I learned long ago to wave the white flag before the battle even begins.  

Some might call that defeatist.  I call it reality.  When faced with a home repair or maintenance issue-- no matter how slight-- the best thing for me to do is put down the flat-head and pick up the phone.  Call a professional.  Call a friend.  Call anyone with a modicum of mechanical skill so that before I’ve wasted the better part of my weekend with blood pressure rocketing into the stratosphere, I can head off the crisis by simply parting with a few bucks.

I hold this truth to be self evident: I am not, and never have been, a handy guy.  Need a voice for your outgoing message?  Got ya covered.  Need a silly joke in your Facebook feed?  I’m there.  But if you have a honey-do list of things that need to be fixed at your house?  Best to leave me on the bench for that one, coach.  Or better yet: don’t even let me near the field.

My lack in this area was most recently demonstrated when strong winds took down the basketball hoop in front of our house.  Faced with a broken backboard and bent rim, I sullenly resigned to a tree hugger’s last resort: tossing it out.  But to achieve this sad goal, there was a hurdle: disassembly. The entire thing was not simply going to be put in the trash can.

I began by taking out screws.  Then I . . .  I . . .

Ok.  That’s all I really did.  Take out 3 or 4 screws.  I was already frustrated.  The pole that ran from the base to the backboard appeared to separate into 3 pieces, but I couldn’t get it to dislodge.  I took a few steps back and stared at the whole thing, taking a second to collect myself.  This is a good thing to do when you want to fool yourself into thinking you’re actually cooking up a strategy.

The charade lasted less than 30 seconds.  Who was I kidding?  It was time to call Dennis.  

Dennis is a great friend for lots of reasons, but one way he consistently earns his stripes with me is showing up with his tools whenever I need help.  Good friends know each other’s strengths and weaknesses, and respond in kind. When my wife needs to mount something heavy onto our wall, she doesn’t even bother to ask me.  Why would she?  If I put up shelves, they’d be about as stable as a Jenga tower.  My wife calls Dennis.

So, with a broken, horizontal basketball hoop littering our cul de sac and guests coming over for Easter, I had a job to do.

Step One.  Remove a few screws.  Then, when the first bubbles of irritation begin to surface...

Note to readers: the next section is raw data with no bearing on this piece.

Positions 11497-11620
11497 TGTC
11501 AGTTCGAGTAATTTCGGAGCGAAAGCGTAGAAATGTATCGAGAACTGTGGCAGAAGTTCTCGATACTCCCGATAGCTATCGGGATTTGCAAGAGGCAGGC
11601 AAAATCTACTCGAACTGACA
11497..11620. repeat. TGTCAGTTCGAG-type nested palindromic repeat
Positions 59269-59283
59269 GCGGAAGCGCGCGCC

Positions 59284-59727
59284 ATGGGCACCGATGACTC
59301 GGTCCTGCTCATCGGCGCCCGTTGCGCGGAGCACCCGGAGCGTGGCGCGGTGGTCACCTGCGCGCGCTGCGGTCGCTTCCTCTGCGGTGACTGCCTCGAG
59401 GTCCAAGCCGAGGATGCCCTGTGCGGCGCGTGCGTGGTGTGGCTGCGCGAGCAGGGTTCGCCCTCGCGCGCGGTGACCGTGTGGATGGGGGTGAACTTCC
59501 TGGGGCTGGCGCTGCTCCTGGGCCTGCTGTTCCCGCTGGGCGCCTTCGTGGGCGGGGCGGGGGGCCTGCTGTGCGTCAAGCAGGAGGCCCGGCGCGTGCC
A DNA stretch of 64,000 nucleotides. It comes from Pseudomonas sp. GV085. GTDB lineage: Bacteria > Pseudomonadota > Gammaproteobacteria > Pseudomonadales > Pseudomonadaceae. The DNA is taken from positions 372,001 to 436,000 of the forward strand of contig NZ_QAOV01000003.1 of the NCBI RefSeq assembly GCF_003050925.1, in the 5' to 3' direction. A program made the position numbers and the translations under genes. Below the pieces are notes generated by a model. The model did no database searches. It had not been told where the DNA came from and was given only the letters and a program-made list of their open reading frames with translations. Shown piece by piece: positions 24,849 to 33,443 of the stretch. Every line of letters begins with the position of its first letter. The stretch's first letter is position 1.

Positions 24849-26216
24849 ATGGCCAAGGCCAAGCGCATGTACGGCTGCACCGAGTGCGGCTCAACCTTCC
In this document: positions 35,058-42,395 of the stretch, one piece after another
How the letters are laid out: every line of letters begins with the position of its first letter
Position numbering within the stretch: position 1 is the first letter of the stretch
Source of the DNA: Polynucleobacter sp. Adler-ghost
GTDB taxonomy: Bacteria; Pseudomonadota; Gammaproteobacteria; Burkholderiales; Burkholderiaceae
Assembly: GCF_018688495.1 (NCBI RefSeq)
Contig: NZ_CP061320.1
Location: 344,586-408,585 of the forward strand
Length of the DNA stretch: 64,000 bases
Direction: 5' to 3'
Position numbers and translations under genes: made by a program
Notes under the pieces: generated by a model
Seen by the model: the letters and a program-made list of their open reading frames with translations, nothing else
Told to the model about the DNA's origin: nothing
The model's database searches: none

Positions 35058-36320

Step Two.  Call Dennis.

Dennis has a typical backstory for handy guys.  He learned through his father. He has an older and younger sister, so Dennis was the natural heir to his dad’s mechanical knowledge.  

As I have searched the annals of my memory, I realize my dad was a lot like me. A bare minimum handy guy.  He certainly took care of what needed to be done around the house, but the project I remember him working on most often was putting up and taking down the seasonal awning over our porch.  This consisted primary of tying knots, a skill which was definitely not passed on to me.  You do not want me as first mate on your sailboat because all the rope will be tied like my shoelaces.  

Secure the rigging with bow knots?  Aye aye, cap’n!

Commercials for Home Depot make any domestic project look like a breeze.  The ad is 30 seconds long and by the end, the kids have a treehouse for fuck’s sake!  How hard can it be for me to replace a doorknob?  For years, I bought into the idea that I could tackle basic tasks, because I’m a linear thinker.  I believe in lists and agendas and order.  Follow a set of simple instructions? Piece of cake.  

One of the first times this perception of mine collided with the real world was when a headlight went out in my ‘82 Volvo.  

“Well,” I thought, “can putting in a new headlight be much different than screwing in a lightbulb?”  I found the answer in the following weeks as my new headlight  illuminated the treetops, instead of the asphalt in front of me.  And the installation process itself was maddening.  What I thought would take 10 minutes stretched for over an hour at least.

As I transitioned into married life, my wife began to understand the limits of my skills (read: extreme novice).  Like many couples, she and I learned that assembly instructions from Ikea should also include contact info for a divorce lawyer.  Our attempt to put together a bunk bed for my son stalled at 70 percent, with both of us ready to whack the other with the wooden slats scattered on the bedroom floor.  In a moment that became etched in marital legend, I declared, “If you wanted a some-assembly-required husband, you picked the wrong guy!”

We live, we learn.  I’ve accepted what I can do well, and what I cannot.  I’m still open to learning new things and have even become comfortable with a few power tools over the last year or two.  But I know my limits.  

Put another way: if you need help building a treehouse this weekend-- call my friend Dennis.